Fidelity’s latest announcement comes as bad news for blockchain believers.

Tokenizing stocks has long been heralded as a prime use-case for crypto. Instead of buying a whole share in Apple, traders can tokenize it and buy fractions of a share instead. But Fidelity Investments, the largest online broker,with $8.3 trillion in assets, spread across 23 million accounts, now does that too—without the blockchain.

With the new “dollar-based trading” option, investors can buy a proportion of share, as little as 0.001, rather than buying the whole thing outright. There are no fees, either.

An image representing a blockchain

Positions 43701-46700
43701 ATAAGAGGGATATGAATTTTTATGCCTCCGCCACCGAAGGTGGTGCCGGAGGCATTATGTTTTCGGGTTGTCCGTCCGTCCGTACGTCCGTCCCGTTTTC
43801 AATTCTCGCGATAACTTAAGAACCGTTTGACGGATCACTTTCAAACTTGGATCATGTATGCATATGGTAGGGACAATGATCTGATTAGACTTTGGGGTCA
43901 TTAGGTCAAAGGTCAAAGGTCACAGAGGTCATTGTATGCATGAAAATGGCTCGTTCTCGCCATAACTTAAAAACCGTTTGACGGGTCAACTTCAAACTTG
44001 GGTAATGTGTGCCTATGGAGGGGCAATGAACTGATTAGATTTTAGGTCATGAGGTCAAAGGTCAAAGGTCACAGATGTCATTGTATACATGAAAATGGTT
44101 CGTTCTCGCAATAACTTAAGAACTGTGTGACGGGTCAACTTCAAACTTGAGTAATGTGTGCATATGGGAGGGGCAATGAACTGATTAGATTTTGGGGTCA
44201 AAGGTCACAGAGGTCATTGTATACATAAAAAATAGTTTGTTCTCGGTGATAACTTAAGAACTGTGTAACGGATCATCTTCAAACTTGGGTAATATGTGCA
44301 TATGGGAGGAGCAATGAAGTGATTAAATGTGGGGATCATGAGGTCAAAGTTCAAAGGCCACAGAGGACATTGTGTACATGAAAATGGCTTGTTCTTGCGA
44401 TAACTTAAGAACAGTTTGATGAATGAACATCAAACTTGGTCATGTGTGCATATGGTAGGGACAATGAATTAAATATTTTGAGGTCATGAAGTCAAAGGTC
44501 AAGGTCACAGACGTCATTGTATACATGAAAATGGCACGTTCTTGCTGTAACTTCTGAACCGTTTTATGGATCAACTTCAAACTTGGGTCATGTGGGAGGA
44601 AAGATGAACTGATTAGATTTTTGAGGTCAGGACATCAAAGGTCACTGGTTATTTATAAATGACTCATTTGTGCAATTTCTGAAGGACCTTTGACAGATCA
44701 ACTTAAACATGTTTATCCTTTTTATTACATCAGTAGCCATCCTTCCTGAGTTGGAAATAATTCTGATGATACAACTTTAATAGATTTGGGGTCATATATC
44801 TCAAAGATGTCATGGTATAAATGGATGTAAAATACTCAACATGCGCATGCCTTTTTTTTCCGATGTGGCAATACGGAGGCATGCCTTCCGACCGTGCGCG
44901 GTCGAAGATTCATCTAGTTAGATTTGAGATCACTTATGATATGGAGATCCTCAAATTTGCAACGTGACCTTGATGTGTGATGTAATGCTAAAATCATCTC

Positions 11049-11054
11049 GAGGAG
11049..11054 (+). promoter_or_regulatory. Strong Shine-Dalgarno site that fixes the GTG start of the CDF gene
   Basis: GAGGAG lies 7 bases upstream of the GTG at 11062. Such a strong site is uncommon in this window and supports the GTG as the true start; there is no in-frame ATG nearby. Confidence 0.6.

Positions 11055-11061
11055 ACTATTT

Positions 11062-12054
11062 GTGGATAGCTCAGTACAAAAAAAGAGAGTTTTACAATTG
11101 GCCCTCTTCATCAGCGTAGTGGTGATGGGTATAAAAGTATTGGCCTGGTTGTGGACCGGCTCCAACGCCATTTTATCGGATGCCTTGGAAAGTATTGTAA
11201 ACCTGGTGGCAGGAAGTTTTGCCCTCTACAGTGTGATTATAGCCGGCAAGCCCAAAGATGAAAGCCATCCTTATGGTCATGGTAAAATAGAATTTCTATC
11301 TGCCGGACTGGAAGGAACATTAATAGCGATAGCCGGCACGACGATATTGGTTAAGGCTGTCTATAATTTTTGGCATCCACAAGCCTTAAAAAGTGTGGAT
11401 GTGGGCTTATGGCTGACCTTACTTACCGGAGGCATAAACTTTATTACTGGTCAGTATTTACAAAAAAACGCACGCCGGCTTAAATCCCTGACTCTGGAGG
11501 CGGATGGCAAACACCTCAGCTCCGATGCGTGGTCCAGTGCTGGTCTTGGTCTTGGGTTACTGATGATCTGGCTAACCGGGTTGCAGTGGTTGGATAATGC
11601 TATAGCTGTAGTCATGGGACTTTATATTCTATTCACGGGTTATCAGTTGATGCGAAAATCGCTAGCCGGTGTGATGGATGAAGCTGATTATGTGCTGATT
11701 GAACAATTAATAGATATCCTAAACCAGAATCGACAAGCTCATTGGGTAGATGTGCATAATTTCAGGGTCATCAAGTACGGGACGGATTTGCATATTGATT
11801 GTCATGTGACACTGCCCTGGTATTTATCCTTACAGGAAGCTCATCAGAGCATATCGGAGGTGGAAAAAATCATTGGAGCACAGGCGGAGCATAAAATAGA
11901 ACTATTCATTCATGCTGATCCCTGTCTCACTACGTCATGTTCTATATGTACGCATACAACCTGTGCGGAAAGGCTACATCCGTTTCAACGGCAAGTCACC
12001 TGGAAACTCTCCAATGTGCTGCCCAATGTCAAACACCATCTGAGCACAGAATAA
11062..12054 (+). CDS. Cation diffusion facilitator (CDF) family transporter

Blockchain promised to be revolutionary. But is it necessary? Image: Shutterstock.

“Customers can now own a piece of their favorite companies and ETFs based on how much they want to invest, independent of the share price,” head of Fidelity’s brokerage platform Scott Ignall said.

Other companies, like start-up Robinhood, also offer fractional trading. Robinhood offered the service as of December 2019. And bigger brokers, like Fidelity’s competitor Charles Schwab, will soon offer the service.

These offerings undercut some cryptocurrency companies that offer tokenized shares. DX.Exchange did so (before it ran out of money late last year), and Zilliqa and MaiCoin this month announced they’re launching Hg Exchange, which does a similar thing.

Several real estate firms have tokenized investments in properties. Just this month, BrickMark bought a property in Switzerland with crypto tokens, with plans to tokenize shares of the property to investors. But perhaps it’s already too late.

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